Ireland in Conflict, 1922-1998 sets out the main political, economic and social developments in Ireland, north and south of the border, since the 1922 treaty.
This book explains the troubles in their context and examines the underlying tensions which led to prolonged violence after a period of relative civil peace and rising prosperity.
Ireland in Conflict discusses:
* the Civil War, its legacy for Irish politics and the Boundary Commission
* the IRA, Orange Order and the Unionist party
* the role of the Catholic Church and the Protestant minority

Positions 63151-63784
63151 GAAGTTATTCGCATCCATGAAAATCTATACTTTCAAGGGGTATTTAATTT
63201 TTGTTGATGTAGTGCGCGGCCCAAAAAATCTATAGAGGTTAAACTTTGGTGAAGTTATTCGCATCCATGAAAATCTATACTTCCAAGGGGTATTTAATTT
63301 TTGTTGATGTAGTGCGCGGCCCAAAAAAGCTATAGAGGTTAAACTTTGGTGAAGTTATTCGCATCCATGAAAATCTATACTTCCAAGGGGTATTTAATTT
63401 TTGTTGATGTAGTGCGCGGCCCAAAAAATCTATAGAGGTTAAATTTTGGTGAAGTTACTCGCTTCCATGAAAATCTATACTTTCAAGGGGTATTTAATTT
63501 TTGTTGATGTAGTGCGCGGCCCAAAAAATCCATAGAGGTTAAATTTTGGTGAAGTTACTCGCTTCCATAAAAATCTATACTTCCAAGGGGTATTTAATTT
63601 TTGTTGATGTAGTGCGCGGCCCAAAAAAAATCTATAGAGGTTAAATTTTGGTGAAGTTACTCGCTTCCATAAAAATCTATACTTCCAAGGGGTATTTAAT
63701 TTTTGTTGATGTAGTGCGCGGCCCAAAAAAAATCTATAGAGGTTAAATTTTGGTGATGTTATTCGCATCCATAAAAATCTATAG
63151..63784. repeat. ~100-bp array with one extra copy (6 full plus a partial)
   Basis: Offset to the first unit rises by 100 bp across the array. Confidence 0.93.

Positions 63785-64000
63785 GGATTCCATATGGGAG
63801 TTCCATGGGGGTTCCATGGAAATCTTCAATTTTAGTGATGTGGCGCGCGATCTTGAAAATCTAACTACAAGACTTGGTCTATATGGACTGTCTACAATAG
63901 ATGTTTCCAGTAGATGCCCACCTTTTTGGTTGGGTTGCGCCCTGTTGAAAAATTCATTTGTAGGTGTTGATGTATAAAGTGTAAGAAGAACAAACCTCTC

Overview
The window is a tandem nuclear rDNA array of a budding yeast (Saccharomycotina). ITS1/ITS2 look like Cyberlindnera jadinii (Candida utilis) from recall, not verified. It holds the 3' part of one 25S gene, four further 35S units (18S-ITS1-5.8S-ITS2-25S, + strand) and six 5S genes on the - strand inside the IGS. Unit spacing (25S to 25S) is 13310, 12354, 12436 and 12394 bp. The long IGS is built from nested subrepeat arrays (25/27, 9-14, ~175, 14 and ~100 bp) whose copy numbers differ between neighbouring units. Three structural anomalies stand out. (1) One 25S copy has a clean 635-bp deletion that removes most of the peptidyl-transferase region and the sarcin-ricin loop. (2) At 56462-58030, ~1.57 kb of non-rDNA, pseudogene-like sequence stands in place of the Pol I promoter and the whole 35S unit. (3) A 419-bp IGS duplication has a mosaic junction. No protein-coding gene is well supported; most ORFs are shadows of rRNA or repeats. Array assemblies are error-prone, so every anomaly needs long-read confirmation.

* escalation of violence in the 1970s including Bloody Sunday and the hunger strikes
* the Anglo-Irish agreement, the cease-fire and the hope for a peaceful solution.
'Thoroughly recommended for thise too young to remember Burntollet, Bobby Sands or the Anglo-Irish Agreement, it also comes in handy for jogging some rather weary memories.' - The Irish News